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A Woman Killed With Kindness’ Paul Ready On … Katie Mitchell’s Process

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Actor Paul Ready is currently appearing in A Woman Killed With Kindness, directed by Katie Mitchell at the National’s Lyttelton Theatre. It’s Ready’s seventh production with Mitchell, a director renowned for her detailed processes and her ability to often polarise audiences.

Ready’s earlier productions with Mitchell were Forty Winks and Wastwater at the Royal Court, and at the National, Attempts on Her Life and two runs of Mitchell’s adaptation of Virginia Woolf’s Waves. He was also an artistic associate on …some trace of her, the multimedia piece based on Dostoyevsky’s The Idiot.

Ready’s many other stage credits include London Assurance, Time and the Conways, Major Barbara, Saint Joan and Mother Clapp’s Molly House (National), Terrorism, Crazyblackmuthaf***ingself (Royal Court), World Music (Donmar), Romance (Almeida) and One Flew Over the Cuckoo’s Nest (West End).

In A Woman Killed With Kindness, Thomas Heywood’s 17th-century domestic thriller, two women fight for survival in a rural wilderness dominated by men, money and an unbending morality. The cast also includes Kate Duchene, Sandy McDade, Liz White and Gawn Grainger.

I’ve worked with Katie Mitchell six times, more than with any other director. The first production was Forty Winks by Kevin Elyot at the Royal Court, followed by Waves, Attempts on Her Life and Waves again at the National, and then there was Wastwater back at the Royal Court. And I suppose I was also an artistic associate on …some trace of her, the multimedia piece based on Dostoyevsky’s The Idiot.

With Katie, I know that every time I arrive at rehearsals I’m going to be challenged. The bar is set really high so you’re always on your toes. At no point can you relax. I like the depths that she goes to in her work. She demands acute observation of how humans interact and application of that observation to the characters.

In a play like A Woman Killed with Kindness, the text is the last thing you come to. First you have to isolate what the themes are. Then, Katie does this thing called “slice of life”, where you find a piece of your life that correlates to a theme or a moment in the play. The themes Katie finds are often very dark; for example, a theme in the play might be unhappiness in love, and so you find a piece of your life when you’ve dealt with that.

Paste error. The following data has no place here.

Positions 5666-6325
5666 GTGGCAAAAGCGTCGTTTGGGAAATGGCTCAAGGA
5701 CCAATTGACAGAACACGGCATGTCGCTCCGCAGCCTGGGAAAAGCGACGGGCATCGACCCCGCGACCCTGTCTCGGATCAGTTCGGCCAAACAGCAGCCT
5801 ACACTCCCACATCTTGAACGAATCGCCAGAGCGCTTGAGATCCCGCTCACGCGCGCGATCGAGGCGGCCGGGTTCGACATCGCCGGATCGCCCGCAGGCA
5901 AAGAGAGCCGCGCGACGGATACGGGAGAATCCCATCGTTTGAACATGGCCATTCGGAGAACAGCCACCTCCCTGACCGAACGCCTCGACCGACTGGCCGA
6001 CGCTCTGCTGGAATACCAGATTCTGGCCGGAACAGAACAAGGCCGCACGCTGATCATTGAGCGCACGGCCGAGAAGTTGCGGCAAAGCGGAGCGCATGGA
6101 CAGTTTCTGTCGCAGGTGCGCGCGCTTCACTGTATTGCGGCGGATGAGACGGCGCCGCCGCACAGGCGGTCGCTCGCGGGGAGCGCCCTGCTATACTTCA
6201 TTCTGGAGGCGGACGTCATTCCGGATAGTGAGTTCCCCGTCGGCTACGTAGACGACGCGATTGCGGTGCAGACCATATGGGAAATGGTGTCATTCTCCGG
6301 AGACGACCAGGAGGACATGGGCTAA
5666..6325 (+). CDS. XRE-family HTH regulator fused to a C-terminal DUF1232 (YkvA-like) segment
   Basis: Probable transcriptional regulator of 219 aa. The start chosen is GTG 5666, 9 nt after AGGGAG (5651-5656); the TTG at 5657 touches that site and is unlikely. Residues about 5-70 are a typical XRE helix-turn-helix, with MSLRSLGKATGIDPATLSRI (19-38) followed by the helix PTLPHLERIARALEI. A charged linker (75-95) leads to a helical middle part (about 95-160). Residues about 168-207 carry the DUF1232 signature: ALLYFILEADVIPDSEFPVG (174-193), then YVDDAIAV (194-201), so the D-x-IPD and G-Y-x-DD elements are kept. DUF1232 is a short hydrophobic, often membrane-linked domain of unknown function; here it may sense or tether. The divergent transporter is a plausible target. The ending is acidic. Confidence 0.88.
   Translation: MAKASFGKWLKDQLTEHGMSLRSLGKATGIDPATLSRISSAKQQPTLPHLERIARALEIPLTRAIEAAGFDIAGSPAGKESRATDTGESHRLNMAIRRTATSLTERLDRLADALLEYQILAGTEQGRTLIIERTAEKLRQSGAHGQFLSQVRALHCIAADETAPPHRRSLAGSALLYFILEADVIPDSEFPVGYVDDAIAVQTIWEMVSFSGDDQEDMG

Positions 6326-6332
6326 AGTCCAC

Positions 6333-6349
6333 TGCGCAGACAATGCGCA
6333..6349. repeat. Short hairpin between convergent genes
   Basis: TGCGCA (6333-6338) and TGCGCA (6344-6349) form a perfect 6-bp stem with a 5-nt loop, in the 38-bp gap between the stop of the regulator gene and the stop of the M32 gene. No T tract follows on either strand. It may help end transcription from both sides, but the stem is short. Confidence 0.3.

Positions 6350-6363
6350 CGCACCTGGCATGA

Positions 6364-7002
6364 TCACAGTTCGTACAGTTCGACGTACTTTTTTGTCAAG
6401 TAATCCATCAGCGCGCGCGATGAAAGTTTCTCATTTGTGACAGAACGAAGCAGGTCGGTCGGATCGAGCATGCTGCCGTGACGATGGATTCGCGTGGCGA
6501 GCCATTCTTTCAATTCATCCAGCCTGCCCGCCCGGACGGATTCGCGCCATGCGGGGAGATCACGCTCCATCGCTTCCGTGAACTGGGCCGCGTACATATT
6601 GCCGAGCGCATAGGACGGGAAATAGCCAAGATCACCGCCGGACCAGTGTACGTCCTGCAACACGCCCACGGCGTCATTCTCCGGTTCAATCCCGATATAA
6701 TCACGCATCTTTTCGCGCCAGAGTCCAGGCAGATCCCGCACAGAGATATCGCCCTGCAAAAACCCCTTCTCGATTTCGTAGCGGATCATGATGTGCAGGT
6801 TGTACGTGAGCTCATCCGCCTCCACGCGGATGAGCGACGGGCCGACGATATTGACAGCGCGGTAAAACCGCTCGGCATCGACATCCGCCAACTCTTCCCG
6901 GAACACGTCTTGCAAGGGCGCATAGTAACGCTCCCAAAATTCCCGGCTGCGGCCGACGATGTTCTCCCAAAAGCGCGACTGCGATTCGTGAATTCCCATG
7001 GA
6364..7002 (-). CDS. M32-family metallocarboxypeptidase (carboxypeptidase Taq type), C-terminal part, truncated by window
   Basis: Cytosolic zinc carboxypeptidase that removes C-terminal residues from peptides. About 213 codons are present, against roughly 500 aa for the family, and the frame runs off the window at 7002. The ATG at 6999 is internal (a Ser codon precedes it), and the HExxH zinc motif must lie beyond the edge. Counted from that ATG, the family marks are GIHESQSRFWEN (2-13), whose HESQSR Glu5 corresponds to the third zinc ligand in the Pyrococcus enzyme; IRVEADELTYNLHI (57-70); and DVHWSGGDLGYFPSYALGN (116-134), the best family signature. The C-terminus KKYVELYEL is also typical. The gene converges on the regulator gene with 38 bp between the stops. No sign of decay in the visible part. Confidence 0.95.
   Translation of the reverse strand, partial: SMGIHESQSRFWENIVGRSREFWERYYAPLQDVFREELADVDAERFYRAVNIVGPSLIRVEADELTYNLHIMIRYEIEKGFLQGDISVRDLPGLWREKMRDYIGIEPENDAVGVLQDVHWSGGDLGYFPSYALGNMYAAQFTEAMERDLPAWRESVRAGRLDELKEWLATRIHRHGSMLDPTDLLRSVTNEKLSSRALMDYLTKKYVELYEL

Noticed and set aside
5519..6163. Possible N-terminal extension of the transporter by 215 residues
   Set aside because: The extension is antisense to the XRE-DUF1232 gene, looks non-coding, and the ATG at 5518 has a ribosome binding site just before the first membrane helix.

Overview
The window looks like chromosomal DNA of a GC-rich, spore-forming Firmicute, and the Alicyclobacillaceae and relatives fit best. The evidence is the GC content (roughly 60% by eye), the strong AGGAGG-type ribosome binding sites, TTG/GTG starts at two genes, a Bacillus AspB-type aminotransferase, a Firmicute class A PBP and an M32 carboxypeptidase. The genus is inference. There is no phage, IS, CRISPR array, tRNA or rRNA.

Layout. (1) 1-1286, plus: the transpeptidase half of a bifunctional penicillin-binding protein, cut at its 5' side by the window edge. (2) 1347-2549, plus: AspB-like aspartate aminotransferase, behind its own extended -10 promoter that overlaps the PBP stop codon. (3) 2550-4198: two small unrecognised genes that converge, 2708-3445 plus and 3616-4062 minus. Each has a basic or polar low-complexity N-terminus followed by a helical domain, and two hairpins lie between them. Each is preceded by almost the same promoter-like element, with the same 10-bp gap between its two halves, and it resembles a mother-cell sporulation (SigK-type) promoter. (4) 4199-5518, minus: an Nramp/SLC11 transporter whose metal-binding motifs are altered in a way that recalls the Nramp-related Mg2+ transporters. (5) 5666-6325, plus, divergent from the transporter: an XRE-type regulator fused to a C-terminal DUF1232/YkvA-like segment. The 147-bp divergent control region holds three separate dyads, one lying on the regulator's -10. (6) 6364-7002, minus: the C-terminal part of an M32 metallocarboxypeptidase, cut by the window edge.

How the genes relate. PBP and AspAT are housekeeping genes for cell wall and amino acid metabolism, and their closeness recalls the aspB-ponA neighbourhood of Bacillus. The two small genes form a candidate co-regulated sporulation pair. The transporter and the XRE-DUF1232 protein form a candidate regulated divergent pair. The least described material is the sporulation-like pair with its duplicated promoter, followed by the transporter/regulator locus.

It has to be a piece of your life that you’ve already dealt with emotionally so that you can now look at it objectively. Then you cast the slice of life from the actors in the company and play that out as a scene as the other people in the room observe what happens. If someone is nervous when they’re telling their story and they’re tapping their leg, for instance, that’s the kind of physical giveaway that we look for.

At the same time, you’re working on a visual biography of your character, and the clues to that biography lie within the text. When we talk about things from our own pasts, there are always pictures in our head, our memories, that represent our perception of what happened, what we’re talking about. When we flesh out the characters, we act out incidents from their biographies that are referred to so we have a memory of those too.

There’s also a lot of other research, lots of homework. A Woman Killed with Kindness is an early domestic tragedy. My character is an upper middle-class landowner and farmer in our version. He tries to live a moral life. The play follows the unravelling of his marriage and contrasts his wife and another woman, and how they survive in a world dominated by men. The play was written in the 1600s, but we’ve updated this production to 1919, which is quite late in terms of development of women’s rights and such.

The amount of information I’ve needed in order to flesh out this character was substantial. The main challenge at the beginning was discerning simply what his day-to-day life is like, how much land does he own, what is his business like, all of that. The research really all pertains to the place of masculinity in the domestic world from the Victorian period and how that has changed.

But the biggest challenge was the text itself. It’s from the early 17th century so it’s very complex language, which is harder to digest and harder to learn. Katie loves improvisation so we do it a lot – as in, we improvise what happens in a scene using our own words before we act it out using the scripted words. I’ve never had to do that with a classic text like this one. But the benefit of doing it is that you kind of own the words, and you reduce that distance between this “classical text” and your everyday speech.

Katie’s process is very detailed so we do usually have longer in rehearsal than you get with other productions – but, no matter what, you always seem to run out of time. That just happens. Another thing that I really like about Katie’s philosophy is that you’re always aiming for the last night. So, rather than thinking you have the finished product before opening, it’s a recognition that the play evolves in stages during the run. It means we can never get complacent in a role.

Talking about Katie’s process and the play, I always feel like I’ve only scratched the surface of what it is. I find it quite difficult to explain. Katie is an extremely precise director with a particular integrity. She never compromises on that. But at the same time, her rehearsals are actually very free and nurturing. You feel safe within this extremely challenging, improvising world. She allows you to be unafraid of trying anything.

A Woman Killed with Kindness opened on 19 July 2011 (previews from 12 July) at the National’s Lyttelton Theatre, where it continues in rep until 11 September.


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